148 Church leaders, including Archbishop John Nienstedt of the Archdiocese of St. Paul and Minneapolis, last weeked signed The Manhattan Declaration.
The Manhattan Declaration was announced on Nov. 20, 2009, by Chuck Colson, Founder of The Chuck Colson Center for Christian Worldview. Colson drafted the declaration along with Robert George (Professor, McCormick Professor of Jurisprudence, Princeton University) and Timothy George (Professor, Beeson Divinity School, Samford University).
"The Manhattan Declaration is a wake-up call—a call to conscience—for the church," said Colson. "It is also a crystal-clear message to civil authorities that we will not, under any circumstances, stand idly by as our religious freedom comes under assault." [more]
The "Manhattan Declaration" has not emerged in a vacuum, but at a critical moment for American society and politics: precisely while the administration of Barack Obama is pushing hard for passage of a health care reform plan in the United States.
Defending life from the moment of conception and the right to objections of conscience, the appeal contests two of the points endangered by the reform project currently under discussion in the Senate.
In Congress, the danger was averted thanks in part to aggressive lobbying conducted openly by the Catholic episcopate. After the final vote had guaranteed both the right to objections of conscience and the blocking of any public financing for abortion, the bishops' conference hailed this result as a "success." But now the battle has started all over again in the Senate, on a working document that the Church again considers unacceptable. The bishops' conference has already sent the senators a letter indicating the changes it would like to see made to all of the points in dispute. But now there is also the ecumenical "Manhattan Declaration," the last chapter of which, entitled "Unjust Laws," ends with this solemn statement:
"We will not be intimidated into silence or acquiescence or the violation of our consciences by any power on earth, be it cultural or political, regardless of the consequences to ourselves."
And immediately afterward:
"We will fully and ungrudgingly render to Caesar what is Caesar's. But under no circumstances will we render to Caesar what is God's."
In an initial passage, the appeal also says this:
"While public opinion has moved in a pro-life direction, powerful and determined forces are working to expand abortion, embryo-destructive research, assisted suicide, and euthanasia. . . ." Sandro Magister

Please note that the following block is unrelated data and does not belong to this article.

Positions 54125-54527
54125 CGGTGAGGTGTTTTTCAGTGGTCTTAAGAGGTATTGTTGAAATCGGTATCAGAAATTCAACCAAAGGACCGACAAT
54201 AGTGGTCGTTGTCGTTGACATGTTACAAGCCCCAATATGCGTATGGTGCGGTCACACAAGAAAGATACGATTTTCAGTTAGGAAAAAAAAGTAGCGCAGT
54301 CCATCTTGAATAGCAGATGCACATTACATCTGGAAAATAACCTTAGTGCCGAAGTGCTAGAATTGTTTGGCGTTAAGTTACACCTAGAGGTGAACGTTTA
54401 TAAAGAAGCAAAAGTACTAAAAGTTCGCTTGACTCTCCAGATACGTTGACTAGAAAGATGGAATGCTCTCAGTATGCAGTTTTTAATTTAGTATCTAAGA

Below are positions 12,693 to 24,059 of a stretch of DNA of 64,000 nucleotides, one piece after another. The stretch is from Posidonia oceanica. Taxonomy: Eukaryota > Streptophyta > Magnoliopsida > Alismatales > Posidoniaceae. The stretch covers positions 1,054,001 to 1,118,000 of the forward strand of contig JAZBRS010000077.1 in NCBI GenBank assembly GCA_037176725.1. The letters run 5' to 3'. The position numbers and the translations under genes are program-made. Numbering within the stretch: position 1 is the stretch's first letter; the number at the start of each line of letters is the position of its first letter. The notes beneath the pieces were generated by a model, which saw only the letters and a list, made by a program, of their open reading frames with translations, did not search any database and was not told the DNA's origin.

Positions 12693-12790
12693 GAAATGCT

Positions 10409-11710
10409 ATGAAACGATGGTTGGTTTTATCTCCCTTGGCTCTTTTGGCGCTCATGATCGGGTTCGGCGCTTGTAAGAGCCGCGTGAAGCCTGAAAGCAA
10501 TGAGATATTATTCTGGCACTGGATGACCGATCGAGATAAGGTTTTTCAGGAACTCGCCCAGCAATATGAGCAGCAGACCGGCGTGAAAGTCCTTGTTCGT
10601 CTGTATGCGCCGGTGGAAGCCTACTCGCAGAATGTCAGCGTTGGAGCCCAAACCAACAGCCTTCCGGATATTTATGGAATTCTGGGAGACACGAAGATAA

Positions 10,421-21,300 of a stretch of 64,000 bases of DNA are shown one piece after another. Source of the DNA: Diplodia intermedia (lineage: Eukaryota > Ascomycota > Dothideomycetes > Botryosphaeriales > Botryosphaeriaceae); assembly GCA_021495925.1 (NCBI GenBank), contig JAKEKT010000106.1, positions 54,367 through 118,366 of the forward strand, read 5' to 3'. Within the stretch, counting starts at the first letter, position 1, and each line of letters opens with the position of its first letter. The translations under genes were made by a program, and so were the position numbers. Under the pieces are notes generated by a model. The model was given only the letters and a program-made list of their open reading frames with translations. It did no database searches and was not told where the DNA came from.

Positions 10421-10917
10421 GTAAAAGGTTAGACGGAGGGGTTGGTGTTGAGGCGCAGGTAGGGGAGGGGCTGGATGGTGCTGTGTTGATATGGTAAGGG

Christians, when they have lived up to the highest ideals of their faith, have defended the weak and vulnerable and worked tirelessly to protect and strengthen vital institutions of civil society, beginning with the family.
We are Orthodox, Catholic, and evangelical Christians who have united at this hour to reaffirm fundamental truths about justice and the common good, and to call upon our fellow citizens, believers and non-believers alike, to join us in defending them. These truths are (1) the sanctity of human life, (2) the dignity of marriage as the conjugal union of husband and wife, and (3) the rights of conscience and religious liberty. Inasmuch as these truths are foundational to human dignity and
the well-being of society, they are inviolable and non-negotiable. Because they are increasingly under assault from powerful forces in ourculture, we are compelled today to speak out forcefully in their defense, and to commit ourselves to honoring them fully no matter what pressures are brought upon us and our institutions to abandon or compromise them. We make this commitment not as partisans of any
political group but as followers of Jesus Christ, the crucified and risen Lord, who is the Way, the Truth, and the Life.
The lives of the unborn, the disabled, and the elderly are ever more threatened. While public opinion has moved in a pro-life direction, powerful and determined forces are working to expand abortion, embryo-destructive research, assisted suicide, and euthanasia. Although the protection of the weak and vulnerable is the first obligation of government, the power of government is today often enlisted in the cause of promoting what Pope John Paul II called "the culture of death." We